Anal cancer is a cancer that affects the tissues of the anus. Most anal cancers are squamous cell cancers. Squamous cells are a type of cell that line the surface of the anal canal. Rarer types of anal cancer include basal cell carcinoma, melanoma and adenocarcinoma of the anus, a cancer of the cells that make the mucus that helps the stools faeces move smoothly out of the anus. In , Australians were diagnosed with anal cancer. It is a rare cancer, more commonly diagnosed in people aged 50 to 60 years.
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Anal Cancer: An Overview
The epidemiology of anal cancer.
Although a rare disease, anal cancer is increasingly being diagnosed in patients with risk factors, mainly anal infection with the human papilloma virus. Magnetic resonance imaging MRI with external phased-array coils is recommended as the imaging modality of choice to grade anal cancers and to evaluate the response assessment after chemoradiotherapy, with a high contrast and good anatomic resolution of the anal canal. MRI provides a performant evaluation of size, extent and signal characteristics of the anal tumor before and after treatment, as well as lymph node involvement and extension to the adjacent organs. MRI is also particularly helpful in the assessment of complications after treatment, and in the diagnosis for relapse of the diseases.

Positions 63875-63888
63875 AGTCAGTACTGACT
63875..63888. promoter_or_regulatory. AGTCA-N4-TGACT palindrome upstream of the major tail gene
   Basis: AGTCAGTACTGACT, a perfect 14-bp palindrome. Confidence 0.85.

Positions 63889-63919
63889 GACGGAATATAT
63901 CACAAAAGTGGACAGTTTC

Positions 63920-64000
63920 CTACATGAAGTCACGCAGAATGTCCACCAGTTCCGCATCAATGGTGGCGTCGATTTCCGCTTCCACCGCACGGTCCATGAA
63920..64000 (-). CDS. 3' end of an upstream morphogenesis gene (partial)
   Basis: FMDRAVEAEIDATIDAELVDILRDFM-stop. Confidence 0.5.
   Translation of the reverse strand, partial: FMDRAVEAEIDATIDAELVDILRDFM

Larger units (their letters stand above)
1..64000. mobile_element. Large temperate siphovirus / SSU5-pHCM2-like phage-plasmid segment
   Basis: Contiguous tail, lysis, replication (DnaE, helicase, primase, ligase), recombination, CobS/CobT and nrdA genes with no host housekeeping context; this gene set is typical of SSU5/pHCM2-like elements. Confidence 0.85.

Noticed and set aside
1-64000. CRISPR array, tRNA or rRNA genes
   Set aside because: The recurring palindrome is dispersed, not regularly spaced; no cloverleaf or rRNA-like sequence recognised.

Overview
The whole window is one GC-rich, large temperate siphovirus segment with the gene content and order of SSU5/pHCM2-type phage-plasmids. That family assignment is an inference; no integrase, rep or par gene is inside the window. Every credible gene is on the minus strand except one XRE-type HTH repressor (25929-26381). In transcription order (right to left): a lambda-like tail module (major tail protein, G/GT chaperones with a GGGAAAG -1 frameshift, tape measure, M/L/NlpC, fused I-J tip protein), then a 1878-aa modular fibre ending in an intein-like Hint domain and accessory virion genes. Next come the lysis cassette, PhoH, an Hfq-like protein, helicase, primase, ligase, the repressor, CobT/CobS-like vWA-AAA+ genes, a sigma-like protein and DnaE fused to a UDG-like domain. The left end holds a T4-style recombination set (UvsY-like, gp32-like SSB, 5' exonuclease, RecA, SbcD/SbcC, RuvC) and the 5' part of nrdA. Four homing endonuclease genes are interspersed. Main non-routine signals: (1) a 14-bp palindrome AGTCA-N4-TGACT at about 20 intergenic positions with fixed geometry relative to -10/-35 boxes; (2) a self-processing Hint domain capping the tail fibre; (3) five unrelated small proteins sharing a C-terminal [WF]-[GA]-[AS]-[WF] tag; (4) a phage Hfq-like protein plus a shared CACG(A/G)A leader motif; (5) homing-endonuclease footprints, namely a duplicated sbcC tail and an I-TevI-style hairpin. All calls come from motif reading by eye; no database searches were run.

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Anal Cancer: An Overview
Anal cancer is a cancer which arises from the anus , the distal opening of the gastrointestinal tract. Prevention includes avoiding risk factors and HPV vaccination. Symptoms of anal cancer can include pain or pressure in the anus or rectum, a change in bowel habits, a lump near the anus, rectal bleeding, itching or discharge.
Previous studies have reported that anal cancer incidence has increased in individual countries; however, age-specific trends were not examined in detail. The standardised rate ratios SRRs for — vs — and the 5-year average percent change AvPC during the period were used to assess changes in the age-standardised incidence rates. These competing trends still resulted in significant increases in the overall incidence of anal cancer in men and women of all ages groups with significant increasing trend.